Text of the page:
Main Article Content
Urinary incontinence in children is a complex problem of varying causes. Most children brought to physician for evaluation of difficulties with urinary control will have single or diurnal enuresis, or will be experiencing urgency associated with functional or organic incontinence. To find out the magnitude of urinary incontinence problems in Child Health Department Cipto Mangunkusumo Hospital Jakarta, we retrospectively looked at medical report of such cases between the years of 1989-2001. During eleven years there were 20 cases, consisted of 10 males and 10 females, aged ranged between 3 months up to 16 years. Nineteen children showed significant bacteriuria defined as a urinary tract infection. Ten children were diagnosed as having neurogenic bladder, all had spinal lesions; 7 children had spinal dysraphyism while 3 others had osteolityc lesions in vertebrae due to malignancy. Non neurogenic bladder was defined in 6 children, while in other 4 children we defined that urinary incontinence was caused by anatomical abnormalities. Vesico-ureteral reflux in various degree were found in 9 children, while 11 out of 20 (55%) cases were experiencing chronic renal failure on their first visit. Although the annual incidence of urinary incontinence is low, these difficult cases causing many problems. Breakthrough infection was almost unpreventable and in most cases had progressed to renal failure. Many factors such as invasive procedures and prolonged treatment causing fear and frustration to the patients and their parents leading to poor compliance and lost to follow up. In summary we can conclude that urinary incontinence in children is a complex problem include medically, economically, and socially, not only for the patient and their parents, but also for medical profession.
Authors who publish with this journal agree to the following terms:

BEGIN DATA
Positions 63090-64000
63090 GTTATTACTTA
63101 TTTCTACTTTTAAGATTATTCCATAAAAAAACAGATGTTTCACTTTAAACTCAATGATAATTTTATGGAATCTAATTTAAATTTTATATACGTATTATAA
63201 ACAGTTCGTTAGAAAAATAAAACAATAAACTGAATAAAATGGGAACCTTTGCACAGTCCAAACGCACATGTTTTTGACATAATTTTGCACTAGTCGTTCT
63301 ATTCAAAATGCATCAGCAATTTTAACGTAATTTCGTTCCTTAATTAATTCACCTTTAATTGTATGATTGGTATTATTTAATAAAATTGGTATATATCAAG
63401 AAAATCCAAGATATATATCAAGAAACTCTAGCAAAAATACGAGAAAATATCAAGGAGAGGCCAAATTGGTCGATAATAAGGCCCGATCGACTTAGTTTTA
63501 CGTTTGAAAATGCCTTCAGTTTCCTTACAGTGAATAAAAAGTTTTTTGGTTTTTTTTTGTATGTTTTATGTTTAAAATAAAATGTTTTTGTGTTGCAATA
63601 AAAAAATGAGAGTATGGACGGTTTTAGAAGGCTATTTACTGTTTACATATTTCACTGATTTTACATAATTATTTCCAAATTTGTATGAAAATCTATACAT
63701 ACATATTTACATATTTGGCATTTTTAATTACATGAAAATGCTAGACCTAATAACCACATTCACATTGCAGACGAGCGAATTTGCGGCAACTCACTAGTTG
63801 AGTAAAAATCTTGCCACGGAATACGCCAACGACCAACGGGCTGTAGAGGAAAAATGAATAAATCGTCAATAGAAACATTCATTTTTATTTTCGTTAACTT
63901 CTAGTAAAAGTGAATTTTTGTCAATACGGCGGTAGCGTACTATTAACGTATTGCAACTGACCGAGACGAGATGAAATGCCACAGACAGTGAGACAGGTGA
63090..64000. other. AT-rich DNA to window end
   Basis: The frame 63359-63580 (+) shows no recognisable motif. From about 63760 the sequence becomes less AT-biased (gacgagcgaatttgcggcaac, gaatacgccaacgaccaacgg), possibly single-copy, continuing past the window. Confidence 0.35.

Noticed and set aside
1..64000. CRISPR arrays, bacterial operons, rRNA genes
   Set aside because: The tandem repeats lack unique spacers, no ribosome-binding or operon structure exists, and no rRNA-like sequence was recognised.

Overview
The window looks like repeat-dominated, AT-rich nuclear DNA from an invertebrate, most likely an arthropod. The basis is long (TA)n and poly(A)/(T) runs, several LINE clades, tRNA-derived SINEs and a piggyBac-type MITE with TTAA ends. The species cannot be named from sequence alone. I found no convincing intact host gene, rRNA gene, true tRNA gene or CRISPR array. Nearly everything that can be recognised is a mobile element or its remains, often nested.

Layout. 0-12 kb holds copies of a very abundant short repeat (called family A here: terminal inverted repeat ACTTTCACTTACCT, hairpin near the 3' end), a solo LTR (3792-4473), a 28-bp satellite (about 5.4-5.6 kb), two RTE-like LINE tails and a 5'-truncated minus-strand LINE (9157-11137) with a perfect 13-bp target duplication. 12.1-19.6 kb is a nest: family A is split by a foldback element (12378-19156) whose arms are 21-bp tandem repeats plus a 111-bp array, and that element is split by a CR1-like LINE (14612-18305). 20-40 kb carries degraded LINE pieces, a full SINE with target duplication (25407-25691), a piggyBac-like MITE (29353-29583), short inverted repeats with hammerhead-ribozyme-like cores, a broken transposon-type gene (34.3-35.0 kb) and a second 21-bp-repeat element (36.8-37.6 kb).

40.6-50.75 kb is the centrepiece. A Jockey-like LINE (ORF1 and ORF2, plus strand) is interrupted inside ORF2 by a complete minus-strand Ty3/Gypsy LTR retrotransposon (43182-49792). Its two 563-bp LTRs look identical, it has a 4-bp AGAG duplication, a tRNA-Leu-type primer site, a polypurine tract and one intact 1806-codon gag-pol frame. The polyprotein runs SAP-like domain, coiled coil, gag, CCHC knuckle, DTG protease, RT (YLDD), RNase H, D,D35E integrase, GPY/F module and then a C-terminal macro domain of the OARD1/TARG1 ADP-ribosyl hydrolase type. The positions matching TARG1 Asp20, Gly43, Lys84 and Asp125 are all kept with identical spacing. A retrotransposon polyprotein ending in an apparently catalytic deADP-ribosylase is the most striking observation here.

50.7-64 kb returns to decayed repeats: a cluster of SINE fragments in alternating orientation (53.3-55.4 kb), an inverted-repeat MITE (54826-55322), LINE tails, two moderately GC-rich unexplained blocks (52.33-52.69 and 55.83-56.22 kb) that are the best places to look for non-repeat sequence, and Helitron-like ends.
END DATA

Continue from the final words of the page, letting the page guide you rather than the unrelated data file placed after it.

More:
Authors retain copyright and grant the journal right of first publication with the work simultaneously licensed under a Creative Commons Attribution License that allows others to share the work with an acknowledgement of the work's authorship and initial publication in this journal.
Authors are able to enter into separate, additional contractual arrangements for the non-exclusive distribution of the journal's published version of the work (e.g., post it to an institutional repository or publish it in a book), with an acknowledgement of its initial publication in this journal.
This work is licensed under a Creative Commons Attribution-NonCommercial-ShareAlike 4.0 International License.
2. Mundy AR. The neuropathic bladder. In: Postlethwaite RJ, ed. Clinical paediatric nephrology 2nd eds, Oxford: Butterworth – Heinemann, 1994: 319-33
3. Van Gool JD. Disorders of micturition. In: Postlethwaite RJ ,ed. Clinical paediatric nephrology 2nded. Oxford: Butterworth – Heinemann, 1994.p. 59-74
4. Resnick MI, King LR. Urinary incontinence. In: Kelalis PP, King LR, Belman AB ,eds. Clinical paediatric urology vol. 1. Philadelphia: WB Saunders Co, 1976.p. 144-65
5. Mundy AR. The neuropathic bladder. In: In: Postlethwaite RJ ,ed. Clinical paediatric nephrology 2nded. Oxford: Butterworth – Heinemann, 1994.p. 319-33
6. Van Gool JD, Hjalmas K, Tamminen-Moleies T, Olbing H. Historical clue to the complex of dysfunctional voiding, urinary tract infection and vesicoureteral reflux – the International Reflux Study in children. J Urol 1992, 148:1699-1702. cited from: Van Gool JD, Bloom DA, Buttler RJ, Djurhuus JC, Hjalmas K, de Jong TPUM, Kaplan WE, Peters CA, Podesta ML. Conservative management in children. In: Abram P, Khoury S, Wein A ,eds. Incontinence. First international consultation on incontinence, 1998, Monaco, June 28-July 1, 1998.p.489-549